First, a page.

This year’s Pacific Northwest Quaker Women’s Theology Conference, the eighth such gathering of women from various branches of Quakerism, carried me several steps further on the path of letting go of the assumptions that distance me from the rich diversity within the Society of Friends. The epistle from the conference (follows this post) expresses well the collective experience of the sixty women who worshipped, discussed, sang, and prayed with a focus on the theme, “Walk With Me: Mentors, Elders, and Friends.” Through my writing, I’m exploring what the conference meant for me.
My introduction to Quakerism nearly thirty years ago was through the unprogrammed tradition. Like so many other convinced Friends, quite soon after attending my first meeting for worship, I had a sense of having found my spiritual home. And, just like many Quakers I’ve met, I was a refugee from a church (Missouri Synod Lutheran for me) that I felt couldn’t tolerate my questions and beliefs about God and faith. For me, the Religious Society of Friends was a place that not only tolerated, but also encouraged my seeking to understand my own spiritual path. A community that didn’t claim to have all the answers and that didn’t require that I adhere to a prescribed set of beliefs “spoke to my condition.” When I discovered there were evangelical Friends with churches and ministers and missionaries, I was surprised. For years I assumed that branch of Quakerism didn’t have anything to do with me or my faith journey.
Slowly, I began to open myself to the possibility that, despite differing forms of worship and beliefs, there was much common ground among these varieties of Friends. Not long after my son participated in the Quaker Youth Pilgrimage in 1998, I started to hear about a group of women from Friends churches and meetings in Portland, OR who were getting together regularly to bridge the differences among them (their history is told eloquently in Pendle Hill Pamphlet #323, “An Experiment in Faith – Quaker Women Transcending Differences,” by Margery Post Abbott). When I learned they had expanded the conversation among women throughout the Pacific Northwest through a Quaker Women’s Theology Conference, I was intrigued, but intimidated. What did I know about theology? I was still brimming with questions about God, Jesus, Spirit, faith, and what I was called to do in life. I assumed that the women who went to this conference had all of the answers and that those from the evangelical branch would try to impose their beliefs on me. But I remained intrigued and grew in openness to the experience as I watched trusted women F/friends venture into this experiment.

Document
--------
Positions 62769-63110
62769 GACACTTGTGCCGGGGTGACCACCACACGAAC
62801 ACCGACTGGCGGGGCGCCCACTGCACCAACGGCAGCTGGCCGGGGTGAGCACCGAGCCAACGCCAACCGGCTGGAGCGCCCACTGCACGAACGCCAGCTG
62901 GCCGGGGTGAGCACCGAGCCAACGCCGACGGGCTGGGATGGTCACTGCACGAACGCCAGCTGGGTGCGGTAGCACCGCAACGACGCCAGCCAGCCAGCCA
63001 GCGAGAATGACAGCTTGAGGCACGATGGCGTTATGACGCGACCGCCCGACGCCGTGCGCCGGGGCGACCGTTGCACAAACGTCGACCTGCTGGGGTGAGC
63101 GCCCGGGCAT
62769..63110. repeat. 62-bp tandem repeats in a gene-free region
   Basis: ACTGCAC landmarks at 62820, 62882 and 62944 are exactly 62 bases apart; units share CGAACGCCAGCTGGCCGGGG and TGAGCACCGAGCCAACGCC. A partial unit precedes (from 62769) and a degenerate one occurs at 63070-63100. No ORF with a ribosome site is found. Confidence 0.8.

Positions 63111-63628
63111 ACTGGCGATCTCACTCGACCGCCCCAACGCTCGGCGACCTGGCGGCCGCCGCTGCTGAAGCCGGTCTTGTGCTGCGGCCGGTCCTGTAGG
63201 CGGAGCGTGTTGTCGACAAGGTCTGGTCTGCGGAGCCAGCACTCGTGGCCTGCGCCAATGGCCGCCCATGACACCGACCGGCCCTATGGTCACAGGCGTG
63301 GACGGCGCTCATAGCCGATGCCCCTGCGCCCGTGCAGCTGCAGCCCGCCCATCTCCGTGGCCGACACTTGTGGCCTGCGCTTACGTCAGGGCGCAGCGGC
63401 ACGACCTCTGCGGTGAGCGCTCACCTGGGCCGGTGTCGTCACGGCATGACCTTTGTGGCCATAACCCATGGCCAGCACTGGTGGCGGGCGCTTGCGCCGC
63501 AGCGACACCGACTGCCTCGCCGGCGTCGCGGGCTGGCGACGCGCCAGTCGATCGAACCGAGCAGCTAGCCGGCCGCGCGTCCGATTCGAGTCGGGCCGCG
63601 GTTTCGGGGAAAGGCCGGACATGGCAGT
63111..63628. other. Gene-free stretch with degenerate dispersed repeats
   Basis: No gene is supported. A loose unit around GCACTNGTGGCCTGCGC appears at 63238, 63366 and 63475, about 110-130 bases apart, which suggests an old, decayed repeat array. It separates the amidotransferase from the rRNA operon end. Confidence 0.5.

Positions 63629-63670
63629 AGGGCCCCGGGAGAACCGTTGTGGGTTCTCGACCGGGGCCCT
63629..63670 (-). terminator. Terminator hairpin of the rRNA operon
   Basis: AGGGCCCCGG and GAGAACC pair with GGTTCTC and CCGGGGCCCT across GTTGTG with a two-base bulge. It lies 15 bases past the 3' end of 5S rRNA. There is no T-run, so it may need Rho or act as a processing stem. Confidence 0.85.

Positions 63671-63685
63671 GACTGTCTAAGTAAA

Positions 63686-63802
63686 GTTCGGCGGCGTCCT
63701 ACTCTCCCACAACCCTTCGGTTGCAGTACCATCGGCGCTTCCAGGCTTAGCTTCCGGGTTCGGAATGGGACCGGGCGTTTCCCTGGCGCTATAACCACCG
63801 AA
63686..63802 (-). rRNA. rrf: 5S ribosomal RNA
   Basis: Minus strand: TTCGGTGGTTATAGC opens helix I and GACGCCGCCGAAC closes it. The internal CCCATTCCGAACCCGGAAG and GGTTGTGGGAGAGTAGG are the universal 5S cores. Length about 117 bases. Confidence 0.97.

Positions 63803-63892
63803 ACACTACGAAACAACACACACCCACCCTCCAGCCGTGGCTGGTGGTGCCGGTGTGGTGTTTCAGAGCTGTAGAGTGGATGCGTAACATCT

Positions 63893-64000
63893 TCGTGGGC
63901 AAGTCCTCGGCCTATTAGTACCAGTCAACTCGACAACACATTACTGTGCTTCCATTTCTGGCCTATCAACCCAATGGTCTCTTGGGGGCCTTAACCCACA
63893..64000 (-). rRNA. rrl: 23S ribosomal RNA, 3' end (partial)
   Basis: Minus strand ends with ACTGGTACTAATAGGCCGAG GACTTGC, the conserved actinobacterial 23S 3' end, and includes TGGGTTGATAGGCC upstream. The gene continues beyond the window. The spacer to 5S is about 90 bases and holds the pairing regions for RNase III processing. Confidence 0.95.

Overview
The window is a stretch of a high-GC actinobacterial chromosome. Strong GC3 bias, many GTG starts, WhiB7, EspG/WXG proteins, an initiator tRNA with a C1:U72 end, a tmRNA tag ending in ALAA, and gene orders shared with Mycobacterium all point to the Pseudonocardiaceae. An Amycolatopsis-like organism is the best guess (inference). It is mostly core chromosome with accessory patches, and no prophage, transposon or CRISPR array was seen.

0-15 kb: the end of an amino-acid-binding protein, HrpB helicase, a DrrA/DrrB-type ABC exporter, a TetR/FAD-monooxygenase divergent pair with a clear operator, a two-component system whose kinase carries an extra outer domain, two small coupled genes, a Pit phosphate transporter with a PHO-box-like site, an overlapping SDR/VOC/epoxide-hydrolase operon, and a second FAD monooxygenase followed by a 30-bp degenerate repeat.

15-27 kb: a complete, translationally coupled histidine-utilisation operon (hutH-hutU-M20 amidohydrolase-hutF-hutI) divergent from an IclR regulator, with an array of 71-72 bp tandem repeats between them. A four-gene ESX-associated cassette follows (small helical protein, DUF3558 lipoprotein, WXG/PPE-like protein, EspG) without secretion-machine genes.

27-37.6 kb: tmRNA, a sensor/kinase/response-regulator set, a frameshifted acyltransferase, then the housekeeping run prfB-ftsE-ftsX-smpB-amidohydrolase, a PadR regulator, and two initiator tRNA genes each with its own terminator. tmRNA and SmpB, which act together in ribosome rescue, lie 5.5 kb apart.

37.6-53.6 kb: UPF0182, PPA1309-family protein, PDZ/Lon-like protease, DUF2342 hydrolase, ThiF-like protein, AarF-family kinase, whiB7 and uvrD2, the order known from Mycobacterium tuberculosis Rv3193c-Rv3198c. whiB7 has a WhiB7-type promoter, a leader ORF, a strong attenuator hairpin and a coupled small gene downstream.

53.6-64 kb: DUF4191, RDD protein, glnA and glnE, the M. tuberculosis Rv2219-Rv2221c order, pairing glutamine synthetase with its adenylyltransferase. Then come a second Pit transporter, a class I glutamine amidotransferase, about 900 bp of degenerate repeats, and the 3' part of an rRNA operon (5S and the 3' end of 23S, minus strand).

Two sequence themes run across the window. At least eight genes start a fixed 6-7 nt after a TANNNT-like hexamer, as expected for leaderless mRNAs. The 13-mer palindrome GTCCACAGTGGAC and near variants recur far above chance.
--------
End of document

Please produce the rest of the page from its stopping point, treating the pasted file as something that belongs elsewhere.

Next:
Finally, in 2004, I mustered the courage to attend the conference and felt welcomed into a community of faithful, seeking women. I served on the planning committee for the 2006 conference; missed the conference in 2008 due to schedule conflicts; and returned for this year’s gathering June 16-20 (http://pnwquakerwomen.org/wordpress/). At each conference I’ve found a safe haven to explore my own beliefs and to learn from others as they explore theirs. I’ve been especially drawn to the conference’s use of narrative theology, that is, personal stories of faith expressed in reflection papers that participants share with each other, as a way to integrate our experiences and our understanding. Much of my own narrative theology revolves around finding the vocabulary to describe my faith experience; it’s through wrestling with words that I become more clear about what I believe. The conference is a place I can see how some of this faith vocabulary—God, Jesus, calling, ministry, mystery, Spirit—feels on my tongue and reverberates in my ears. The conference is a place I let go of my assumptions of what those words mean to others and where I trust people let go of assumptions of what those words mean to me.
This year, in particular, it didn’t matter to me which tradition the women I met are from, and I didn’t feel a need to name my affiliation when I met someone new. What did matter, and what nourished me, were the many opportunities we had to share the variety of ways in which we experience the presence of God in our lives.
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Blogging experiment update – One woman led a workshop at the conference about blogging, and of course I signed up. I learned a few more “tech-y” things like how to find out how many people visit my blog, and another woman helped me set it up through Google Analytics. I got there by “googling” Google Analytics, and my friend prompted me about how to set it up for my blog; I don’t know how well I would have done on my own, but I think it’s fairly self-explanatory. Now I can monitor how many people visit my blog whether they comment or not. I’m not sure what that will tell me, but I’m curious.